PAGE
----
But is that the right lesson to draw? How did NEWSWEEK—or for that matter, Time magazine, which also ran a story on the subject in the mid-1970s—get things so wrong? In fact, the story wasn't "wrong" in the journalistic sense of "inaccurate." Some scientists indeed thought the Earth might be cooling in the 1970s, and some laymen—even one as sophisticated and well-educated as Isaac Asimov —saw potentially dire implications for climate and food production. After all, Ice Ages were common in Earth's history; if anything, the warm "interglacial" period in which human civilization evolved, and still exists, is the exception. The cause of these periodic climatic shifts is still being studied and debated, but many scientists believe they are influenced by small changes in the Earth's orbit around the Sun (including its "eccentricity," or the extent to which it deviates from a perfect circle) and the tilt of its rotation. As calculated by the mathematician Milutin Milankovitch in the 1920s, these factors vary on interlocking cycles of around 20,000, 40,000 and 100,000 years, and if nothing else changed they would be certain to bring on a new Ice Age at some time. In the 1970s, there were scientists who thought this shift might be imminent; more recent data, according to William Connolley, a climate scientist at the British Antarctic Survey who has made a hobby of studying Ice Age predictions, suggest that it might be much farther off.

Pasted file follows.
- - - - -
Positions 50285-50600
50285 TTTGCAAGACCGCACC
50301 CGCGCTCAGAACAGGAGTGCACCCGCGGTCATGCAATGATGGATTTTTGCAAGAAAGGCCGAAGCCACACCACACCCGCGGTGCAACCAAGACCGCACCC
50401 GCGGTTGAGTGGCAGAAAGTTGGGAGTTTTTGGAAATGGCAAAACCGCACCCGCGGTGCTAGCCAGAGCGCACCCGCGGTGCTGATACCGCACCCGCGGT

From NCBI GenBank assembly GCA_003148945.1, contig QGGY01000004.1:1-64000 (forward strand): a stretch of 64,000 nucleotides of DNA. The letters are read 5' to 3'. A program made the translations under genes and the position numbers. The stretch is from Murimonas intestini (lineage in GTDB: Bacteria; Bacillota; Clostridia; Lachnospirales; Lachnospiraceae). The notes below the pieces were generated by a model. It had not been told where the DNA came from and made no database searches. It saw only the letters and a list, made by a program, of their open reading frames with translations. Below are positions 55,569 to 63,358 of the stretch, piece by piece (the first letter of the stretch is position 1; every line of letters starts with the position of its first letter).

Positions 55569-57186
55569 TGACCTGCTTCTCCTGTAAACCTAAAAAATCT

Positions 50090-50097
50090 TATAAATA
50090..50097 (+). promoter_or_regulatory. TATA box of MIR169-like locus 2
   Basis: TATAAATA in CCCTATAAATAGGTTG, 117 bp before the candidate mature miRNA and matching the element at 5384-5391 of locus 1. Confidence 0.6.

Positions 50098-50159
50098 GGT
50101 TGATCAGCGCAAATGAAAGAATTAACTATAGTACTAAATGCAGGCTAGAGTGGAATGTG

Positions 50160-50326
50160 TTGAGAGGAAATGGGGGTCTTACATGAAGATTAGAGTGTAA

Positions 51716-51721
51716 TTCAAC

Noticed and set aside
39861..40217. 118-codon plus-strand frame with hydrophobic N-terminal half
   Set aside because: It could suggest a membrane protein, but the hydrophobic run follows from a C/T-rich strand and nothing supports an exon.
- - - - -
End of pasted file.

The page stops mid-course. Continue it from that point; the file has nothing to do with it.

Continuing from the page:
But in any case, climatologists now are mostly agreed that human impacts will swamp the effects of the Milankovitch cycles. The question has been, which specific impacts? In the mid-1970s, scientists were focusing on an increase of dust and "aerosols" (suspended droplets of liquid, mostly sulfuric acid) in the atmosphere. These, the result of increased agriculture and burning of coal in power plants, lower the Earth's temperature by reflecting sunlight back into space. Ironically, clean-air laws in North America and Europe had the effect of reducing aerosols (which cause acid rain), so the predominant influence on climate now is the buildup of carbon dioxide—which traps the Earth's heat in the lower atmosphere and contributes to global warming.